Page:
Slow over rates: Test cricket must look inwards before blaming the outside noise

India

Ollie Phillips

Over rates – that topic of a bemoaning so vociferous that its debate will soon become as tedious as the delays that incite it. Before that point is reached, prithee humour one more monologue on its influence on the game of Test cricket. For slow over-rates, this author would suggest, pose a far more prevalent and immediate threat to the longest form than its younger, more raucous white-ball cousins.

During the first morning of England's fourth Test against India at the Oval, the tourists bowled 21 overs within a period of 105 minutes, a rate of 12 overs, or 72 deliveries, every hour. England, on day one, took five hours to bowl their 61.2 overs, only a fraction quicker than India's rate on Friday morning.

Of course, imbeciles running onto the cricket field attempting to squeeze any remaining life out of a long-expired joke do not help. Nor does the gamesmanship of the often culpable batters, who garden, tap down and chat should they wish to take time out of the game. Those wandering blissfully and inexplicably behind the bolwer's arm regularly need a great deal of attention to be sat down.

But this issue, however more complex than running quickly and dutifully back to your mark, requires solving, and such is not impossible. The Hundred, although often taking longer than expected, pioneered a 'cut-off' point for the fielding side, who were then punished for their slowness by having to bring an extra man or woman inside the ring.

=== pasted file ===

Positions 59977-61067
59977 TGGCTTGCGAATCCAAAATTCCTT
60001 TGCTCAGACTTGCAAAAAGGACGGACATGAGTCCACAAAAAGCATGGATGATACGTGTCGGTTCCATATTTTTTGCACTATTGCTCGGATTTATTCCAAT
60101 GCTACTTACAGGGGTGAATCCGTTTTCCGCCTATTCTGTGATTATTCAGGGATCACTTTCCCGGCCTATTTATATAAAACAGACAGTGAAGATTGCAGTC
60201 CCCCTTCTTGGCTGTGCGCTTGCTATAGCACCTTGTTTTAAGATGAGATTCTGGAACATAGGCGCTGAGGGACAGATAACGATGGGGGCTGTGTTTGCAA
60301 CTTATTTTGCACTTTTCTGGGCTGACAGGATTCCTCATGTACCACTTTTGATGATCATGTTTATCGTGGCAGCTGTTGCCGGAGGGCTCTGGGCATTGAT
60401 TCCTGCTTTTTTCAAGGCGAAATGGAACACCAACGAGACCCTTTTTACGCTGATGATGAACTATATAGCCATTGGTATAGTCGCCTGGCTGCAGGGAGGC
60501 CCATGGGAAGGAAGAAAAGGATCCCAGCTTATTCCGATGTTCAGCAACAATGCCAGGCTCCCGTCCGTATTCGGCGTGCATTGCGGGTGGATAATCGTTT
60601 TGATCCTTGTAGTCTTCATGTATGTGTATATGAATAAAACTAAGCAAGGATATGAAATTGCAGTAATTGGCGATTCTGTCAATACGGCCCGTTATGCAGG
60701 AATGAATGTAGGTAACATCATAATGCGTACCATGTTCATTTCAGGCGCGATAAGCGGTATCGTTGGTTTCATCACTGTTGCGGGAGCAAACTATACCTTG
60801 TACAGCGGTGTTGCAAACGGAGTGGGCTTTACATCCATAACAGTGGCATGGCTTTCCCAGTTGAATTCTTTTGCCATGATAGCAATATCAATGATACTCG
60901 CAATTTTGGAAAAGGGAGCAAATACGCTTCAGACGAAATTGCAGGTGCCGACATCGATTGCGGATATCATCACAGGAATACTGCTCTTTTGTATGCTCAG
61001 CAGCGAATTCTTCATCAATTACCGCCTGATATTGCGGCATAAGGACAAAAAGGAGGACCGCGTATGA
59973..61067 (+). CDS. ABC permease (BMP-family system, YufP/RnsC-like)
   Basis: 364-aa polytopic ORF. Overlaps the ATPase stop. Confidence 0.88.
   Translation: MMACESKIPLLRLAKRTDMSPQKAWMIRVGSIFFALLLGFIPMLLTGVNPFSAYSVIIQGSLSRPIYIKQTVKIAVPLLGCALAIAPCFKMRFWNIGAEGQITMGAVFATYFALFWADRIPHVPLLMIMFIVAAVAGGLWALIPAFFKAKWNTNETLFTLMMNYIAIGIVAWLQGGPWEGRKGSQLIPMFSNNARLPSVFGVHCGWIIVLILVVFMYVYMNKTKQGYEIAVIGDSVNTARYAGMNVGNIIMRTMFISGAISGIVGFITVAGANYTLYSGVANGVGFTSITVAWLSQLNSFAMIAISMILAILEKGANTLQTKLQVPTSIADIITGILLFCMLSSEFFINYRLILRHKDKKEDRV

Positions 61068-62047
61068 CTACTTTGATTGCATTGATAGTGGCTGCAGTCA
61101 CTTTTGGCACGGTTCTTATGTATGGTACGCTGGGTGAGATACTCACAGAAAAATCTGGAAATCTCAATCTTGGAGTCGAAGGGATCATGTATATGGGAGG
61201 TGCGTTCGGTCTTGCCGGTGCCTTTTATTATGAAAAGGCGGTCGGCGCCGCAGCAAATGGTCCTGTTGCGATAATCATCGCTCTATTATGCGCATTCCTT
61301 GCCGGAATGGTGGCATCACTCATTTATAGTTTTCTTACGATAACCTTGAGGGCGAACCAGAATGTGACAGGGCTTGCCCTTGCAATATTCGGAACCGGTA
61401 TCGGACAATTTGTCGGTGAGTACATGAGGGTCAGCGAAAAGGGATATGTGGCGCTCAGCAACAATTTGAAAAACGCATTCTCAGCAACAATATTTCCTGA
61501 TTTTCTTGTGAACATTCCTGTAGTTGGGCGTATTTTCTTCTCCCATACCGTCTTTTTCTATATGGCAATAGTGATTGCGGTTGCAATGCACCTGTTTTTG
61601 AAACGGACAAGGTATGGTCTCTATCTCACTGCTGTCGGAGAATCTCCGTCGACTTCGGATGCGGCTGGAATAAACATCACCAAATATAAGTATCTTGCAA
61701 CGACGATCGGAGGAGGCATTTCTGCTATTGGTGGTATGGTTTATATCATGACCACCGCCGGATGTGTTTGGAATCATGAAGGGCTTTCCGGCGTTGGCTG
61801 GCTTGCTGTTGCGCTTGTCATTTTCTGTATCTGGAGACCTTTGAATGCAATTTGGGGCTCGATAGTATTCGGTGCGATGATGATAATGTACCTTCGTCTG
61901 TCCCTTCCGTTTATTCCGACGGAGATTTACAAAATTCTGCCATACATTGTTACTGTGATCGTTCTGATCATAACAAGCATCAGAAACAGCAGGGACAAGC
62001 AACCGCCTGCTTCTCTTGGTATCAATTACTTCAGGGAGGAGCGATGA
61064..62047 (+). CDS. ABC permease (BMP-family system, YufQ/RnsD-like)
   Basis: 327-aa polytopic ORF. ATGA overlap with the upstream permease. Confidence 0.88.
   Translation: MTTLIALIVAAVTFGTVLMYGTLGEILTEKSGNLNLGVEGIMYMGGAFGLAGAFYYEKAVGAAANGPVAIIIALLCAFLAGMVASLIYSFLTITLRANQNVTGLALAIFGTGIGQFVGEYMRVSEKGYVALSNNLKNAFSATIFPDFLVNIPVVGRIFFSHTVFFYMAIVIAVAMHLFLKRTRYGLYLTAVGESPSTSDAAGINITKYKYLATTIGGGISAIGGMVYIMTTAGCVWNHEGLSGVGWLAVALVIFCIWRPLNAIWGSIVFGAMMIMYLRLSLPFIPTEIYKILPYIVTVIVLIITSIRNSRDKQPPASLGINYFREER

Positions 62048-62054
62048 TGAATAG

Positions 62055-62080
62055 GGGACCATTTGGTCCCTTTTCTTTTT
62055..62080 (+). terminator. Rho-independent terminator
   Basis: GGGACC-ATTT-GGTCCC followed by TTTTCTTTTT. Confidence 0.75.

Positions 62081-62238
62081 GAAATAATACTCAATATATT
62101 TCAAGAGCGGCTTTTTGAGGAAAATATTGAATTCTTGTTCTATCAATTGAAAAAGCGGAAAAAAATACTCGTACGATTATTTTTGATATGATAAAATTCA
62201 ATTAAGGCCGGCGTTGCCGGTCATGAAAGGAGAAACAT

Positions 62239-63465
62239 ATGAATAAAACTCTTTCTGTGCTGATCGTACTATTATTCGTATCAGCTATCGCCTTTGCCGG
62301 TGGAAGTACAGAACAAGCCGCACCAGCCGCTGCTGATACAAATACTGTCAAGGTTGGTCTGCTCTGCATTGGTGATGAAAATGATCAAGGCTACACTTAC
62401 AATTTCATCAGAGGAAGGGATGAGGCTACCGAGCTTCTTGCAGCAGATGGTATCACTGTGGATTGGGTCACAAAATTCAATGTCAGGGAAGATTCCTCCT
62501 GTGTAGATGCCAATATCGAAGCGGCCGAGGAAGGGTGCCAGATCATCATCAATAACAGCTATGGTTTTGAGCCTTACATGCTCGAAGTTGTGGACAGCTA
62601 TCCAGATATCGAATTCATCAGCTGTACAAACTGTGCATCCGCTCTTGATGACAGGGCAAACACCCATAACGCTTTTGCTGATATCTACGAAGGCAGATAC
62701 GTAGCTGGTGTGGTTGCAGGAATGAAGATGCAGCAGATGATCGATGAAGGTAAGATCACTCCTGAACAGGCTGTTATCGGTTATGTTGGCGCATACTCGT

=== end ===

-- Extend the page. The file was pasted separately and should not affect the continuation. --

That particular sanction would not work in red-ball cricket, but it showed a willingness to change this burden on the game. In Test cricket, and indeed during this India series, the teams have had sizeable chunks knocked off their pay packets and points taken from them in the World Test Championship standings. That is concrete action, but it is a little too retrospective.

If a bowling team is being evidently slow, i.e. through no fault of the batsman, crowd or conditions, run deductions can be employed. That same regular tracking of overs bowled by a certain time from the Hundred can be mimicked with adapted punishments. Should the batters be influencing the speed of proceedings too lethargically, their calls for extra drinks as the English autumn commences should be firmly denied by umpires as they once were. Should their behaviour persist and border on the unacceptable, threats of docked runs can again be introduced.

Test cricket is totally unique as a sport in the significance of the here and now. Only in 2019 did it begin to gain tabled context via the ICC, and frankly it did not need it in many parts of the world prior to the WTC's introduction . Every ball, to coin a novel phrase, counts, and every shot played is synonymous with some sort of endangerment, critical juncture or long-awaited release.

With that unrivalled, ethereal circumstance defining each passing minute of a Test match, the only way you can exact change on something like slow-over rates is by impacting the present. Subtracting points does that indirectly, but you simply have to put the issue at the forefront of the captains' and players' minds.

If they are made constantly aware of the importance of getting through their deliveries through fear of the potentially game-changing spectre of less runs on the board, they surely will speed up there and then. The problem will ease not in hindsight, but in the moment, within the heat of the battle.

The current gap between deliveries leaves too much time for newcomers to the format to change the channel, become detached from the contest, and enamored with a sport more free-flowing. There are so many outside issues complicating the growth of Test cricket. In order to tackle them with authority, we must first solve the internal ones.